Hebrew: pânîyn. Job 28:18; Proverbs 3:15, 8:11, 20:15, 31:10; Lamentations 4:7.
Biblical ruby is a red garnet or red coral. See "CARBUNCLE."
Rubies and sapphires were unknown in ancient Egypt and Mesopotamia. Numerous examples of historic royal jewels that were formerly called rubies or "Balas rubies" are actually spinel. A 400 karat red spinel, for instance, ornaments the Russian imperial crown. Siberian ruby is rubellite, a pink-to-red variety of corundum. A famous large specimen adorns the crown of St. Wenceslas, made in 1347 for Charles IV of Bohemia.
Ruby is the red gem variety of crystalline corundum (Al2O3, alumina), the second hardest mineral next to diamond. Corundum crystals have a prismatic habit, hexagonal-rhombohedral form, vitreous to adamantine luster, and vary from opaque to translucent to transparent. In color, they may be white, gray, green, golden, orange, red, purple, brown, blue or black. Emery is black corundum. Ruby is gem corundum with a deep red color imparted by minute traces of chromium, while sapphire is blue or black. Large, fine rubies are rarer than sapphires of the same size and quality and therefore more valuable. Gem-quality corundum in other colors is usually named after other gems with the prefix "oriental," despite the objections of jewelers. Oriental amethyst is therefore purple corundum, oriental emerald is green corundum, and oriental topaz is yellow corundum.
Corundum occurs as an accessory mineral in metamorphic rocks and a few silica-poor igneous rocks. Associated minerals include chlorite, micas, olivine, serpentine, magnetite, spinel, diaspore, and kyanite. The most famous source of both rubies and sapphires is the Mogok Stone Tract, a district of 400 square miles lying 90 km north of Mandalay in Burma. These rubies of the classic deep red color occur in the weathered gravelly solution residue of a metamorphosed limestone. Rubies outnumber blue sapphires near Mogok by about 500 to 1, but sapphires are more common near Kathe. Tourmaline, spinel, and other resistant stones also abound in the gravels. Afghanistan, Ceylon, the modern Sri Lanka, Cambodia and Thailand also supplied rubies and sapphires until the introduction of the Linde process made possible the synthesis of artificial rubies and sapphires indistinguishable in quality from natural stones. Adding a trace of titanium produces star rubies and star sapphires in which tiny oriented needles of rutile produce the star effect.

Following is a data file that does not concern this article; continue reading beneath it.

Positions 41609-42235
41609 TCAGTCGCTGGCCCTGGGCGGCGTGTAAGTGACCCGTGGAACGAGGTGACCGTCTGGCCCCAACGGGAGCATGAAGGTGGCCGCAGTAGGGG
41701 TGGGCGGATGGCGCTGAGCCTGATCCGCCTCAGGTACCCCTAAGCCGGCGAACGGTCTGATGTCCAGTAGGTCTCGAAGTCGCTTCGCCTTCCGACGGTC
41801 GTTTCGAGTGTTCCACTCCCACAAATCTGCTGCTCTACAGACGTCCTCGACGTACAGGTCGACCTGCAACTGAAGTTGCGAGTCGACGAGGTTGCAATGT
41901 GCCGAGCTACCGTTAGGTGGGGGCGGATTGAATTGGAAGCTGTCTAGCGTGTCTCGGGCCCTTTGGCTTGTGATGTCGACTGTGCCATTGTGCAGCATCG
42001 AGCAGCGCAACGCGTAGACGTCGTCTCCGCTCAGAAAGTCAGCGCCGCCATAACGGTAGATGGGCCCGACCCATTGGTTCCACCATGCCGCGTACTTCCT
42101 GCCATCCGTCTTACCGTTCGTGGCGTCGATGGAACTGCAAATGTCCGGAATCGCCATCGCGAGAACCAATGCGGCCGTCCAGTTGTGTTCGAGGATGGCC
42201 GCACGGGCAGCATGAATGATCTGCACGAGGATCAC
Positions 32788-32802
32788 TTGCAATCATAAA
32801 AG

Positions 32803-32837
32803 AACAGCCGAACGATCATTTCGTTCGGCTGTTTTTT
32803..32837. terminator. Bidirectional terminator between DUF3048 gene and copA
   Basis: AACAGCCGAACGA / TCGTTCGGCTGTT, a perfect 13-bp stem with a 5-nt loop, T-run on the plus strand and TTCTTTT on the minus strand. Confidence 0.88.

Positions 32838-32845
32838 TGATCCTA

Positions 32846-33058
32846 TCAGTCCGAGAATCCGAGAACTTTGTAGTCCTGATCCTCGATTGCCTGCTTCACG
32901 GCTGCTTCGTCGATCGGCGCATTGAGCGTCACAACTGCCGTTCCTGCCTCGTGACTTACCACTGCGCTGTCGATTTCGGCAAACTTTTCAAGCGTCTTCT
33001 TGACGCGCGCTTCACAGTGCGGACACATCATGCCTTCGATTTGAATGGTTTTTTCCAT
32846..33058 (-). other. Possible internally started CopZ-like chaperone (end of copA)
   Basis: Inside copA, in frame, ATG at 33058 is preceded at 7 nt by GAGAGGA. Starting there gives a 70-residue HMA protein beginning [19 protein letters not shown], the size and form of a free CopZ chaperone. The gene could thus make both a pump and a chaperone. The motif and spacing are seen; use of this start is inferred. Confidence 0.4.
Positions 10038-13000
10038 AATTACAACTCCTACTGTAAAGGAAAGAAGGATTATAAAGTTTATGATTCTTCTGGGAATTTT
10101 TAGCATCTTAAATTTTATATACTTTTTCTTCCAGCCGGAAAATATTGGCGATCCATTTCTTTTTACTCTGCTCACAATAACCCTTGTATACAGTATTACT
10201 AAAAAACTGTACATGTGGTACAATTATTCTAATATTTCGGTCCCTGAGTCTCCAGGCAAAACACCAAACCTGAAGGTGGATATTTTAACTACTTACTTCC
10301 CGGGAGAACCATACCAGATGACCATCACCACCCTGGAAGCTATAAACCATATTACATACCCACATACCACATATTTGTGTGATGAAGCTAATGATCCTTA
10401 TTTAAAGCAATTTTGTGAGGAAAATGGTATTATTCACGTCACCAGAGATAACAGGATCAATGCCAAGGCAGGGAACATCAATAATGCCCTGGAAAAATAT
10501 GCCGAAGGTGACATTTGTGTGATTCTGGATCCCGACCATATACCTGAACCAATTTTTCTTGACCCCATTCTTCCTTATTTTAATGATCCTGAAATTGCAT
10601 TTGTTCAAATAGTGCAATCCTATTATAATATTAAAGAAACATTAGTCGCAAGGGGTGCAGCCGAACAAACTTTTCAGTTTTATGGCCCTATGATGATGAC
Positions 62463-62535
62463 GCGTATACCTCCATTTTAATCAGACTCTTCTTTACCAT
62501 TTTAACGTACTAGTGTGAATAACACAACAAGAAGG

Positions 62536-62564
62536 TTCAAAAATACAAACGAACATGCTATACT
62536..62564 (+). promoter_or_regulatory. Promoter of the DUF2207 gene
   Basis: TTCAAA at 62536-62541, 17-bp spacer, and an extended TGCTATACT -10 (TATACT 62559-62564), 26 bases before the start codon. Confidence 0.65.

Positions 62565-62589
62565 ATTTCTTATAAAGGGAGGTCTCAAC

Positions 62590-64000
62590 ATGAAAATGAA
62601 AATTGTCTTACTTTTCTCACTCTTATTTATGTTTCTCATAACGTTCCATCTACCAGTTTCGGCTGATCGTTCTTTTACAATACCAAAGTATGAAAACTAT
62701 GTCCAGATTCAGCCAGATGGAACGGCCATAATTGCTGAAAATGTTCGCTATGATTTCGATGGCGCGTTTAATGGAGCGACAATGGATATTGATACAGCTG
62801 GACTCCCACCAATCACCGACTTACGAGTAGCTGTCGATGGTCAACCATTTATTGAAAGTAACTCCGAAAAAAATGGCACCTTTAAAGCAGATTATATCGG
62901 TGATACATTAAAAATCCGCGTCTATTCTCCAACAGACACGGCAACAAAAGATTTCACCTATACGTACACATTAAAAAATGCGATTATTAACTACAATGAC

Corundum or alumina has an electrical storage capacity three times greater than silicon dioxide, and alumina films have prospects for application in the next generation of transistors, "on/off" switching devices for semiconducting circuits. They could make computer circuits smaller, faster, and more reliable.
Scripturally, wisdom (Job 28:18) and virtuous women (Proverbs 31) are worth far more than rubies, the most precious of gemstones.
Hurlbut, 1952, op. cit.; 228.
Ralph, Jolyon, 1993-2004. http://www.mindat.org/min-3473.html
Schumann, op. cit.; 82-85.
Webster, op. cit.; 63-69.
Copyright 2004, 2005, 2006 by Richard S. Barnett, Virtual Curator of